The BP Effect: Will Public Pessimism Harm the Economy?
Now that CEO Tony Hayward is stepping off the kitchen stove and resigning from his responsibilities for BP’s (NYSE: BP) oil spill response, it’s time to look past the grandstanding and analyze how this may affect the US economy.
What are the economic effects of an environment disaster such as the one we are seeing in the Gulf right now? Economists are scrambling to estimate the damages to BP and we can expect the actual claims to be challenged for years to come.
Some of these effects are discrete and measurable, such as lost wages, lost profits, lost jobs, lost businesses, but some are not. How do we measure the loss of wildlife, for example, or future economic effects of declining sea populations? Furthermore, what are the larger, more subtle, effects of a major crisis such as Gulf leak on economic behavior in general?
Can one event, for example, sink a recovering economy? In other words, if consumers control 70 percent of the economy, can a change in attitude to the downside, however slight, doom a recovery? For lack of a better term, let’s denote growing public pessimism following a crisis and its effects on the larger economy “the BP effect.”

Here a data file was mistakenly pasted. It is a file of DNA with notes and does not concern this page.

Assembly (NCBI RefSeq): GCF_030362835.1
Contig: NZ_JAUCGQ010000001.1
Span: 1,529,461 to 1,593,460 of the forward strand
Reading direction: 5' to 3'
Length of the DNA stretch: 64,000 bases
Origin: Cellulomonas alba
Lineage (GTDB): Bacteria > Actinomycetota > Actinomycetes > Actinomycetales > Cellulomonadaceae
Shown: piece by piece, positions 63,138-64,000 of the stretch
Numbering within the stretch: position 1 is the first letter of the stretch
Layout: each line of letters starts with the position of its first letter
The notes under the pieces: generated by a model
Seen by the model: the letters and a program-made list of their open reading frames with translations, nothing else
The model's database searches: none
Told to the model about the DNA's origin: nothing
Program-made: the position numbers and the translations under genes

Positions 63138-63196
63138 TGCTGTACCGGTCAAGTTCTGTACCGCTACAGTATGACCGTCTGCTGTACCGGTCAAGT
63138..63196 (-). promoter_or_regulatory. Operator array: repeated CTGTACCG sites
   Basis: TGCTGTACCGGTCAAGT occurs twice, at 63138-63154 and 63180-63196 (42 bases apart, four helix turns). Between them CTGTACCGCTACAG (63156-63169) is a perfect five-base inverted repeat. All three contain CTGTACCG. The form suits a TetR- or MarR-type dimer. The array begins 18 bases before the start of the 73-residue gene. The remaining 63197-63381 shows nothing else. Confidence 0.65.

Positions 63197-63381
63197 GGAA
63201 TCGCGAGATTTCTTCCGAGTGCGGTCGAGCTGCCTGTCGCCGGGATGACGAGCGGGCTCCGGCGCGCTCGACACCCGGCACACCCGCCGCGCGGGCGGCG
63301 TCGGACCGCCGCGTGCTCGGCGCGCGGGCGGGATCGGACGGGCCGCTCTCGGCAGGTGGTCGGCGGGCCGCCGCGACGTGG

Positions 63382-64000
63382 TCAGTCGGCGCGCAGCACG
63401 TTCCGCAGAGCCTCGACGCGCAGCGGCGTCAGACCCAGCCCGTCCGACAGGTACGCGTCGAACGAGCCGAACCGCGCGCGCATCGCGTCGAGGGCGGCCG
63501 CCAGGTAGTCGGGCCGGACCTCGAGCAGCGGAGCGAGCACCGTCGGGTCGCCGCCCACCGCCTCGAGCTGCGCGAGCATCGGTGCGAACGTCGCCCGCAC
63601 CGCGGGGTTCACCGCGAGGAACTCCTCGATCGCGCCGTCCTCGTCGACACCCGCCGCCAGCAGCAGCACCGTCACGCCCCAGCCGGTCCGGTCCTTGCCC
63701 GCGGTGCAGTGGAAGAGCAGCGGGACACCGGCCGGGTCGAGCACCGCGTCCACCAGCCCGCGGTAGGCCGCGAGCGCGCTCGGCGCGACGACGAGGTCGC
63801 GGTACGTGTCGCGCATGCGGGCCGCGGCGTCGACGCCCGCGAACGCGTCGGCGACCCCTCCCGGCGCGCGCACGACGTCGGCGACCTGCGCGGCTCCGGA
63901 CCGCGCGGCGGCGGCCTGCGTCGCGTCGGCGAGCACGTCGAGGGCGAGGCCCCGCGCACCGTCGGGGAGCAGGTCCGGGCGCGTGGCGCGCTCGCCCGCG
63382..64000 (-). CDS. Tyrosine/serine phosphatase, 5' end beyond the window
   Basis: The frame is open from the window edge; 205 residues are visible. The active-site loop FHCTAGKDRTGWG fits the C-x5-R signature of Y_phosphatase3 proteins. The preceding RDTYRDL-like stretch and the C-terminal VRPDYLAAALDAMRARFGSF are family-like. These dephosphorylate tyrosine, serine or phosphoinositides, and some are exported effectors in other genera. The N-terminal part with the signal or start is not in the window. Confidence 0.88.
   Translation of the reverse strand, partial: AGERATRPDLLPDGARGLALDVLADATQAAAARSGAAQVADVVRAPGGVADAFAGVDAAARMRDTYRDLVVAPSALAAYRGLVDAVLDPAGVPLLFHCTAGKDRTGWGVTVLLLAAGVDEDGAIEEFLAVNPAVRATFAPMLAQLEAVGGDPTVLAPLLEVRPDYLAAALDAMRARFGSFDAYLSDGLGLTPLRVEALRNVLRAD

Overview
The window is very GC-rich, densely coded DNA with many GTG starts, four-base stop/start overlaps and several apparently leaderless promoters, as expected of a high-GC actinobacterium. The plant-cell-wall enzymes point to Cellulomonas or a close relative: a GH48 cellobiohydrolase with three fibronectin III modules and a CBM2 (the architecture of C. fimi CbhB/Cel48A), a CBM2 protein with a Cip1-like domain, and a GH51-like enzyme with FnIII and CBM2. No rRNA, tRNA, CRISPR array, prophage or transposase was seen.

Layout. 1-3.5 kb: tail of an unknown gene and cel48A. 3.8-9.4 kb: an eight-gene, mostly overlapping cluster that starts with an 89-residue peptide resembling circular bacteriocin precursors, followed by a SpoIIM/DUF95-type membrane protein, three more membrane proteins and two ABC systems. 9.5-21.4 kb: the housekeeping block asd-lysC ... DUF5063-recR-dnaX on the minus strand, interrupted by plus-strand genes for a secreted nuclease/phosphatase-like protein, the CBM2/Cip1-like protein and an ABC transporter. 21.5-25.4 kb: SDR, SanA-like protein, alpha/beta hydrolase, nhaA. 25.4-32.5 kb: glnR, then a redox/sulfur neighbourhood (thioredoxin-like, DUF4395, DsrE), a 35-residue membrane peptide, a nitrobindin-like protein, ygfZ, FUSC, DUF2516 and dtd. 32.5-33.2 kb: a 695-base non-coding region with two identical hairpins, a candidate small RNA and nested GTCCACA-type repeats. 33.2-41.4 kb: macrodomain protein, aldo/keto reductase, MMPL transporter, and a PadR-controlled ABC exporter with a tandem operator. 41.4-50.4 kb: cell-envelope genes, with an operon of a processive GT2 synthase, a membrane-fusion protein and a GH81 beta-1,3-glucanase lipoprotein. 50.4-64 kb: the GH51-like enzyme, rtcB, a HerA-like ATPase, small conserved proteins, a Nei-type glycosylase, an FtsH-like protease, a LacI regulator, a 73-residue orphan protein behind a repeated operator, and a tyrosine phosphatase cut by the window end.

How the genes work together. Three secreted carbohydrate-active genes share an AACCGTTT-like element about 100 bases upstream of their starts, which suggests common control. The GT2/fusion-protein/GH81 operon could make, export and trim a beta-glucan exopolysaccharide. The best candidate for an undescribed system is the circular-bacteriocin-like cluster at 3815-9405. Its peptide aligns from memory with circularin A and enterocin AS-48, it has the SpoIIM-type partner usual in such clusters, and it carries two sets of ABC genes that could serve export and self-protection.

Now, let’s sample and compare economic data before the BP spill, which began on April 21, to data following the disaster. (Note: Weekly data is sourced from the second week in each month.)
The chart shows weakening in June in all categories but consumer sentiment. The Phil Fed index for general business conditions shows a sharp drop in June, along with drops in retail sales. In other words, pessimism toward the overall business climate increased and consumption decreased.
Consumer sentiment is clearly headed in a different direction, perhaps reflecting cautious optimism about employment. But the overall change is to the downside in terms of economic attitudes and activity.
Many factors are at play here, not just the BP spill, and it’s impossible to isolate one event, but it is reasonable to speculate “the BP effect” may dampen economic activity, and in particular, consumer spending until the crisis is significantly improved or resolved.
In fact, watching all that oil gush out of that hole may be a bit like watching the housing value and buying power gush out of your retirement fund – an unhappy reminder of what happens when we trust public and private institutions to govern themselves.